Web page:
Improving access for disabled people

PUBLISHED: 09:00 29 March 2011 | UPDATED: 09:47 29 March 2011

Helen Parnell and team who have complied access directory for Disabled people, Nailsea Disability Initiative centre,

Helen Parnell and team who have complied access directory for Disabled people, Nailsea Disability Initiative centre,

Archant

Improving access for disabled people

DISABLED people across North Somerset will now be able to find out which shops and facilities have adapted their premises to cater for people with wheelchairs, hearing impairments and other disabilities.

Nailsea Disabilitiy Initiative has carried out an extensive survey of 135 premises in the town centre to see which businesses provide facilities such as ramps, induction loops, wide aisles and doorways and staff to assist people who need a helping hand.

The charity, which is based in Crown Glass Place, was given £3,500 from the Big Lottery Fund to carry out the assessment and it has launched its access directory in booklet form and on the website this week.

Project manager, Helen Parnell, said: “There are some businesses and services that are already aware of accessibility as an issue and have already got things in place like portable ramps.

“However, some businesses don’t seem to appreciate that disabled access is an important issue and they don’t realise the potential for them in terms of footfall and profit.

“We hope the directory will raise awareness and hopefully make shop owners and services providers consider making small changes like putting in ramps, induction loops and looking at the way their shops are set out to ensure people with wheelchairs and pushchairs can fit down the aisles.”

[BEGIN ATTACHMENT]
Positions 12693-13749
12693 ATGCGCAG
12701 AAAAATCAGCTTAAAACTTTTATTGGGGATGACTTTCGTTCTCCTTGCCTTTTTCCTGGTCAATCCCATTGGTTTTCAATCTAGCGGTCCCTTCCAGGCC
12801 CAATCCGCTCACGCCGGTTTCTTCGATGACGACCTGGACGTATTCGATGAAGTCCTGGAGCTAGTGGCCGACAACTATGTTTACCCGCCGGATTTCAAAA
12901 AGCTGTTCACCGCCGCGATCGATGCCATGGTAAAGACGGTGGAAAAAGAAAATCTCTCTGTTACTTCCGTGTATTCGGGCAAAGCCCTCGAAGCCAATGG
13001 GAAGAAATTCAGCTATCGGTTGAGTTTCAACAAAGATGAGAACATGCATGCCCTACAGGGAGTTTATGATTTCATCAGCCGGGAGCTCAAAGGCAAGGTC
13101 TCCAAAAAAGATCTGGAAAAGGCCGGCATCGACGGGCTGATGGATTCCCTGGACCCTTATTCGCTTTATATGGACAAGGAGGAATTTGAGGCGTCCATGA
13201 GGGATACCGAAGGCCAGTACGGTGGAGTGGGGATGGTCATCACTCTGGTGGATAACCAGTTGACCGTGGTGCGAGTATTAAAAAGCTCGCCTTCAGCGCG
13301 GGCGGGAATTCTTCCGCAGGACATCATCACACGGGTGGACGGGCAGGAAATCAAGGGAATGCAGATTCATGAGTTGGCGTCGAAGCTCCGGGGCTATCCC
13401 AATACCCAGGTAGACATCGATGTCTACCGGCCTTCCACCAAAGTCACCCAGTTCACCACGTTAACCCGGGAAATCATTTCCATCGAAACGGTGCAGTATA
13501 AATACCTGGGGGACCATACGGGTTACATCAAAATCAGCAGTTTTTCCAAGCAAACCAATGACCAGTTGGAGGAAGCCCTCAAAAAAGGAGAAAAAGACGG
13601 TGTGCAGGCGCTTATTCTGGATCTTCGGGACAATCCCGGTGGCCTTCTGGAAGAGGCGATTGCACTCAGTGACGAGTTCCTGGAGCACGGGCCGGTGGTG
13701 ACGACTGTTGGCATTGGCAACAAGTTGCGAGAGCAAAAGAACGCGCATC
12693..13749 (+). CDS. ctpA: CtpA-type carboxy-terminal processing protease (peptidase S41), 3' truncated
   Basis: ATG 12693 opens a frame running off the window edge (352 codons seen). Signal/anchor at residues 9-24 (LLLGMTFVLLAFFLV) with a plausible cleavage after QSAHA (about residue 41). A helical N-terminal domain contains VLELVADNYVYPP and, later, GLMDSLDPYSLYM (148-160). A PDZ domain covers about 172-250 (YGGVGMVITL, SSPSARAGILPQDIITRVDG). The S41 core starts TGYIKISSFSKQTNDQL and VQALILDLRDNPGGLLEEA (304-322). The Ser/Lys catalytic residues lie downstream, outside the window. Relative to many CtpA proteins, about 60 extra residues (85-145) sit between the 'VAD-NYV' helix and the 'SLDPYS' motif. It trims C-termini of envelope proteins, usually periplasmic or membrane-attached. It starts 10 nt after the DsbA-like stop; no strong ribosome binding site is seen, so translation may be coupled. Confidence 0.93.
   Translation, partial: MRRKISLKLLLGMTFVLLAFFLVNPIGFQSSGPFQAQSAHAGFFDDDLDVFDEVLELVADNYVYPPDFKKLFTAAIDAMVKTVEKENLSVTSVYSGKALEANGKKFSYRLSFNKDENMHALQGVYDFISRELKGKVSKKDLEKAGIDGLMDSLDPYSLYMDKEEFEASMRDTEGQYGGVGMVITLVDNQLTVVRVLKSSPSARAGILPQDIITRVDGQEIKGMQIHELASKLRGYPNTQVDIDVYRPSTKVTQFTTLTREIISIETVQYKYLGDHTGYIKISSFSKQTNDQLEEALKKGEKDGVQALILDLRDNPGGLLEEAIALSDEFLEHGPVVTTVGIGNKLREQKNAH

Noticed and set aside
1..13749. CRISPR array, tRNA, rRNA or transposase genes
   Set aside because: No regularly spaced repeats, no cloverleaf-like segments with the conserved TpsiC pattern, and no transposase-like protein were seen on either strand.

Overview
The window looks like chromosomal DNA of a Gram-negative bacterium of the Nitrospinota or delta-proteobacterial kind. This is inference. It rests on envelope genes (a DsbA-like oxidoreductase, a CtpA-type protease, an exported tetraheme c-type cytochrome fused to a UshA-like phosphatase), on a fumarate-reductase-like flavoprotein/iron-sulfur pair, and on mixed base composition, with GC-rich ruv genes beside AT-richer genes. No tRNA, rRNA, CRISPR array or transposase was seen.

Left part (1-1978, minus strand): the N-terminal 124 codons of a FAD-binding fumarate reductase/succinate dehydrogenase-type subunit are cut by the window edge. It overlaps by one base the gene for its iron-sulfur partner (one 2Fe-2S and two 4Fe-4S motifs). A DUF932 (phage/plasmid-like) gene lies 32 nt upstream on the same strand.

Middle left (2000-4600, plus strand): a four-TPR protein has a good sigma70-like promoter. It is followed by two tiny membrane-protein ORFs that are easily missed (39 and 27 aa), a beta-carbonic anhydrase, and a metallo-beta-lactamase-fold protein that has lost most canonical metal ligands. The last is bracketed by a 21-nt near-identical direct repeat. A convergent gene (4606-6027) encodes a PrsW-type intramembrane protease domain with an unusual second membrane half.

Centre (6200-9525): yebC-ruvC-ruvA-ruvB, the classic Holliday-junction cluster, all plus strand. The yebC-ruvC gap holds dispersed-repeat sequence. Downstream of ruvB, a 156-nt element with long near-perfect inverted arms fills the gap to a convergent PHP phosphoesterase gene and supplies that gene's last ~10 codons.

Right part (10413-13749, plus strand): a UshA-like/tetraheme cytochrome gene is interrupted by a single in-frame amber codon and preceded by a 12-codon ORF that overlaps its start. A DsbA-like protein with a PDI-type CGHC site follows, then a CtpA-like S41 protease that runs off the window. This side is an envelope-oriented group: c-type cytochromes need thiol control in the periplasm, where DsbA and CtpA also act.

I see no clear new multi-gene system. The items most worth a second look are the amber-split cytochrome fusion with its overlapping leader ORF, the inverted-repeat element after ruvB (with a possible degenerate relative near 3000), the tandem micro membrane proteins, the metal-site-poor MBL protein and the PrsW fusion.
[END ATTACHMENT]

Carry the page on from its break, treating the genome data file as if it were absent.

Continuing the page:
The NDI has printed 1,400 copies of the directory, which will be available at the NDI office, Nailsea and Backwell libraries, Tower House Medical Centre and Brockway Medical Centre.

Any businesses which make improvements can let staff know and amendments will be made to the online directory.

Ms Parnell, who has been working on the project for 18 months with a team of eight volunteers, added: “We had a checklist we used which included measurements of doorways, ramps, steps, induction loops and staff assistance and we applied these to every building.

“People also may not appreciate how many different types of disabilities there are and we hope we’ve looked at every aspect of how disabilities can affect people in terms of going shopping and using local services such as banks, libraries and leisure centres.

“This is an ongoing project and we intend to update the website regularly with any changes businesses make.”

Most of the premises assessed were in Nailsea town centre, but the team also hopes to visit a further 15-20 churches, pubs and services on the outskirts of town for inclusion in the online edition.

Anyone interested in checking out the directory can visit www.nailseadisability.org


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